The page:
Posted in Gulf War Updates, Legislative News, Veterans for Common Sense News | Leave a comment

U.S. Senators Tammy Baldwin and Jerry Moran Introduce Bipartisan Legislation to Expand Access to Chiropractic Health Care for Current and Former Military Personnel

Bipartisan bill requires TRICARE to cover chiropractic services for military retirees and members of the National Guard and Reserve

WASHINGTON, D.C. – U.S. Senators Tammy Baldwin (D-WI) and Jerry Moran (R-KS) today introduced bipartisan legislation to expand chiropractic health services for military retirees and members of the National Guard and Reserve. The Chiropractic Health Parity for Military Beneficiaries Act would require TRICARE to cover chiropractic services for all military service members, both active and retired, and non-activated reservists.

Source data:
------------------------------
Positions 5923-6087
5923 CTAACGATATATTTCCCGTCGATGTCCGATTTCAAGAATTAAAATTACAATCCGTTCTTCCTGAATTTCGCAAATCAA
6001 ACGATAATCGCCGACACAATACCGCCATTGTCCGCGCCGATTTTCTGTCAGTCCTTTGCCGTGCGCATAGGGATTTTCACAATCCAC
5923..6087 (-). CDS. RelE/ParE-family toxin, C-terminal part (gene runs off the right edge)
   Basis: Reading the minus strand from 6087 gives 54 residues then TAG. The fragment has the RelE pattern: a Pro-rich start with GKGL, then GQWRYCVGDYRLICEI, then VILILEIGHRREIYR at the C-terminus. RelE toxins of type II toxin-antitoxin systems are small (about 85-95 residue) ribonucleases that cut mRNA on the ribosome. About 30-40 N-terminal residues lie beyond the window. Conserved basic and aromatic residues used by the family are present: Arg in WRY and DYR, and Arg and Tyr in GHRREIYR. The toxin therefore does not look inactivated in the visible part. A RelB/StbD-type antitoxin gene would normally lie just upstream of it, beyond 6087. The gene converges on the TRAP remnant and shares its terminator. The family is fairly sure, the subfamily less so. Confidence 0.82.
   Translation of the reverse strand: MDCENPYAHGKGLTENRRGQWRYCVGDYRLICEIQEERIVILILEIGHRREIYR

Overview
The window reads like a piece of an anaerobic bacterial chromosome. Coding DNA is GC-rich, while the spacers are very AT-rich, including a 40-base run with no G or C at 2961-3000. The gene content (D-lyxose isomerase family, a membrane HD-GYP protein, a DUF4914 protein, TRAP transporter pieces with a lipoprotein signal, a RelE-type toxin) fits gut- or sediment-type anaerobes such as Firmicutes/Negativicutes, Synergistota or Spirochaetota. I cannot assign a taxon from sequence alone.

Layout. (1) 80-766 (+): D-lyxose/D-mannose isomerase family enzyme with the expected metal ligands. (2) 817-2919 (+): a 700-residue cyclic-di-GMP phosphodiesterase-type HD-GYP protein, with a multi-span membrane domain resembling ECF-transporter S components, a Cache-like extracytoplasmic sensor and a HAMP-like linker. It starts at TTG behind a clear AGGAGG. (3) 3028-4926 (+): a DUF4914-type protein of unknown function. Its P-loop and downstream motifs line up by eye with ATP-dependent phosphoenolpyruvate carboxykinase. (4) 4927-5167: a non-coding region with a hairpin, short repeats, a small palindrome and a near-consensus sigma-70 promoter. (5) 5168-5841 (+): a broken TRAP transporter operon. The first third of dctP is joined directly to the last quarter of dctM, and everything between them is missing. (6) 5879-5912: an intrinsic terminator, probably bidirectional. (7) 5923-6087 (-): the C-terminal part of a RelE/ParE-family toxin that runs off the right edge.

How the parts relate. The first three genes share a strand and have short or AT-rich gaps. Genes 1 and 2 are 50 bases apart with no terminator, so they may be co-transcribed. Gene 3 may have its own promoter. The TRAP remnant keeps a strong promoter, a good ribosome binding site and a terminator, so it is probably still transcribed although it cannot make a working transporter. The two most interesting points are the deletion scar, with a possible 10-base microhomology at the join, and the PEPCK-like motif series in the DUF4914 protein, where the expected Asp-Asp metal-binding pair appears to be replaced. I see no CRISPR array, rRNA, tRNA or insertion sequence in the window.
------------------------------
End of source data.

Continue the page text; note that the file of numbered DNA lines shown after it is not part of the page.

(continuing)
Currently, health care programs through the U.S. Department of Defense, including TRICARE, do not cover chiropractic care for military retirees and non-activated reservists. Senator Baldwin’s bill continues her bipartisan efforts to address the opioid epidemic by expanding access to complementary and integrative health services (check out under eye masks), which includes chiropractic care, for members of the military and veteran communities to treat chronic pain.

“Military retirees, reservists and National Guard members have served and sacrificed for our nation and the freedoms we all cherish. We all have a shared responsibility to do right by them,” said Senator Baldwin. “I’ve heard from Wisconsin veterans who are in desperate need of chiropractic health services so they can access non-opioid pain management care and live healthier lives. My bipartisan legislation with Senator Moran would make sure these individuals can get the health care benefits they’ve earned and deserve.”